2. The user experience has changed to better accommodate B2B (Business to Business) resources by including quick order pages to enable wholesale type features, multiple shipping locations, negotiating pricing per user, and an ERP (Enterprise Resource Planning) entry point in order to accommodate integrations.
  3. One of the best, new, conversion features is the well-tested, two-step checkout pipeline, eliminating the need for managing web extensions in order to streamline conversions. A consumer’s email is entered in the first step and they create an account at the end of their purchase.
  4. Some other changes have included a static CMS homepage which can be used for any non-product content and styled easily. The category pages can also be accessed through any of the primary navigation pages and display list views of products, filters, etc.(the category pages are similar to those from the system design in Magento 1.9) The product detail page includes three different categories: simple products, bundled products, and group products, and you can now see reviews at the product level. The cart includes a dropdown cart in the header, which is an added benefit for shoppers.
  5. It would be easy for a lot of companies to extend Magento 2.0 pretty lightly and have a usable store quickly. The cart system, checkout, and site responsiveness are already well-established right out of the box; reducing the amount of development time spent in the past theming Magento before the platform could be launched.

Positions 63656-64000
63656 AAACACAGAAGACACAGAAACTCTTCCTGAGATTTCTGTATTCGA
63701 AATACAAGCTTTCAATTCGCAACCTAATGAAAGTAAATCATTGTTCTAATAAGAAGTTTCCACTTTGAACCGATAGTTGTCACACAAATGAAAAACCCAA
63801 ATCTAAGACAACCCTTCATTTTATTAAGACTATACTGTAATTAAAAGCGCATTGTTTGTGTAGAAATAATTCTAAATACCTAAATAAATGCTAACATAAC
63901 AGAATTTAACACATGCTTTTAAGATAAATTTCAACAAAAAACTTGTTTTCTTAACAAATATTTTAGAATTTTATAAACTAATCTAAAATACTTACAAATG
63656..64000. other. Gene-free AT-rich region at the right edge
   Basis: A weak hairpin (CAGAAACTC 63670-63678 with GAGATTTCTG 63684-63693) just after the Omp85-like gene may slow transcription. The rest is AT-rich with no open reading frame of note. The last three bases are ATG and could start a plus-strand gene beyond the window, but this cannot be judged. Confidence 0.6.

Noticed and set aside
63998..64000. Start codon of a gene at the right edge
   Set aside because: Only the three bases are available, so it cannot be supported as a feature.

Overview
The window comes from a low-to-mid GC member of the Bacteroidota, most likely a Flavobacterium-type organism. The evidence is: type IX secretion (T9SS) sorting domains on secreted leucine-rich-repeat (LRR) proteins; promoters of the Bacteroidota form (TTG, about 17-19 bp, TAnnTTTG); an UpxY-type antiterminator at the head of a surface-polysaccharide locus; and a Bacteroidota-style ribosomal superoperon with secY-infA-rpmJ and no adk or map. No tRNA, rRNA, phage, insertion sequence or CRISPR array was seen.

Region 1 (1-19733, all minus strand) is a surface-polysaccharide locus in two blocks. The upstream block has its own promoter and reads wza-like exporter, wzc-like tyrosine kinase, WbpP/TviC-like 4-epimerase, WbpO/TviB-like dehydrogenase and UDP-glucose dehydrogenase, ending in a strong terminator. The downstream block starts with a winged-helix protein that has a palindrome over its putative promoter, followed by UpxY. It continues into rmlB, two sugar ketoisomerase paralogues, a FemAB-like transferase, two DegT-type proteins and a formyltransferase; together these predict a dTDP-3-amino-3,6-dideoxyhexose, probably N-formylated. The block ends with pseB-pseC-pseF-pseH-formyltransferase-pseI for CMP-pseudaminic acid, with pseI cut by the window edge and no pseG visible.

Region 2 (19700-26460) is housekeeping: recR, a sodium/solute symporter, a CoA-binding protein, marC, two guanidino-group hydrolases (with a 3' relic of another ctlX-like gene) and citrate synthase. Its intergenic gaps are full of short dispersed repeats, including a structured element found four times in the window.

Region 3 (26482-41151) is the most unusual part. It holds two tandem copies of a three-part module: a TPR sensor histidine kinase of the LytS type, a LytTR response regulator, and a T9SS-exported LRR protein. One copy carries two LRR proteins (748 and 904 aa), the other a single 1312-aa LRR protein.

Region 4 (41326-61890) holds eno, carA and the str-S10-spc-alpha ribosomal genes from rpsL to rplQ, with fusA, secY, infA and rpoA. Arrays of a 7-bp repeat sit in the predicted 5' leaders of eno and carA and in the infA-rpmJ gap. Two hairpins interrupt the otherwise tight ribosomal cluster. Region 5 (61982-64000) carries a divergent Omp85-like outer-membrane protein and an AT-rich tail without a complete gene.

6. Magento 2.0 is significantly faster than 1.0 and they’ve built a full page cache that can speed up publishing processes even further.

The Top Six Benefits for Developers

  1. The cleaner build of Magento 2.0 is also a benefit for web developers. Theming still continues to use layouts, templates, and CSS - that same style of override that themers have been using in the past that involves grabbing .phtml files and changing the layouts as well as managing the XML files. Magento 2.0 also supports Twig rendering for their theme rendering engine (Twig strips out PHP) but still supports .phtml files.
  2. They have added support for built-in LESS compiling for faster, easier CSS development and now use HTML5 and CSS3.
  3. Magento has also replaced the prototype, JS library, with a jQuery library in order to keep up with industry standards.
  4. There is added support for PHP 7 and MySQL Percona
  5. There are new, fully-responsive default reference themes “Blank” and “Luma” (Luma inherits from Blank) that can be used as a starting point for 2.0. Luma is already fully responsive, built on top of LESS, and looks clean - Magento recommends “Blank” and “Luma” as a starting point, and then extending from there.

    Magento storefront example

  6. Extensions, however, will require a full rewrite. Copying code into the new structure is not easily done and we are having more success just sitting fown and rewriting extensions again. We expect that extension providers will sunset support and maintenance for 1.0, although there are only about 100 extensions available for 2.0 now. Magento has also provided frontend developer guides for 2.0 that can be accessed here.

Magento 2.0 Pros v. Cons: If You’re Still Unsure

Clearly, there is a lot in the works for Magento and the wider ecosystem, and we forward to being on the front line as 2.0 unfolds. If you are still unsure whether or not you need to upgrade to Magento 2.0, or if you have any questions about how to navigate the new system or safely migrate your database, please feel free to contact us directly or connect with us on social!